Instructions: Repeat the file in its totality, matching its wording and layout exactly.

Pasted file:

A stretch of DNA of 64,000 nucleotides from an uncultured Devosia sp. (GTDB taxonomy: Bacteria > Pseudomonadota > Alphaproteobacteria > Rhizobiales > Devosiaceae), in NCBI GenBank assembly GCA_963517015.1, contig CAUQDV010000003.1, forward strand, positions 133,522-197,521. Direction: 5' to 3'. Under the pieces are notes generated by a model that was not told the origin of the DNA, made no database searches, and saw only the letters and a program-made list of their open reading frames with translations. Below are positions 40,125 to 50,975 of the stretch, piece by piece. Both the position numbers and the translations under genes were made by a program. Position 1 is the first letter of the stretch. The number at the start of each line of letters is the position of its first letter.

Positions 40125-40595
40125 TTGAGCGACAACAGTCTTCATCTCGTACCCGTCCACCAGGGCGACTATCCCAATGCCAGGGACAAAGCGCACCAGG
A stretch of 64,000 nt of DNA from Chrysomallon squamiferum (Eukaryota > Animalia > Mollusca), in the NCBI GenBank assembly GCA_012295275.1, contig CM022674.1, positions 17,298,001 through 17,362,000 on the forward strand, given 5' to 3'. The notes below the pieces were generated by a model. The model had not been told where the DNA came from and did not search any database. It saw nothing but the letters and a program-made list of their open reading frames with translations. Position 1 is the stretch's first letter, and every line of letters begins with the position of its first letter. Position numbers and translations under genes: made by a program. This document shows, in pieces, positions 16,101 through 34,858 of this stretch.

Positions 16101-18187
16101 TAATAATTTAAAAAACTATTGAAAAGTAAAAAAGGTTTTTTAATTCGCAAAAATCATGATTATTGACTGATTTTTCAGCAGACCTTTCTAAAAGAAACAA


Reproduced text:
A stretch of DNA of 64,000 nucleotides from an uncultured Devosia sp. (GTDB taxonomy: Bacteria > Pseudomonadota > Alphaproteobacteria > Rhizobiales > Devosiaceae), in NCBI GenBank assembly GCA_963517015.1, contig CAUQDV010000003.1, forward strand, positions 133,522-197,521. Direction: 5' to 3'. Under the pieces are notes generated by a model that was not told the origin of the DNA, made no database searches, and saw only the letters and a program-made list of their open reading frames with translations. Below are positions 40,125 to 50,975 of the stretch, piece by piece. Both the position numbers and the translations under genes were made by a program. Position 1 is the first letter of the stretch. The number at the start of each line of letters is the position of its first letter.

Positions 40125-40595
40125 TTGAGCGACAACAGTCTTCATCTCGTACCCGTCCACCAGGGCGACTATCCCAATGCCAGGGACAAAGCGCACCAGG
A stretch of 64,000 nt of DNA from Chrysomallon squamiferum (Eukaryota > Animalia > Mollusca), in the NCBI GenBank assembly GCA_012295275.1, contig CM022674.1, positions 17,298,001 through 17,362,000 on the forward strand, given 5' to 3'. The notes below the pieces were generated by a model. The model had not been told where the DNA came from and did not search any database. It saw nothing but the letters and a program-made list of their open reading frames with translations. Position 1 is the stretch's first letter, and every line of letters begins with the position of its first letter. Position numbers and translations under genes: made by a program. This document shows, in pieces, positions 16,101 through 34,858 of this stretch.

Positions 16101-18187
16101 TAATAATTTAAAAAACTATTGAAAAGTAAAAAAGGTTTTTTAATTCGCAAAAATCATGATTATTGACTGATTTTTCAGCAGACCTTTCTAAAAGAAACAA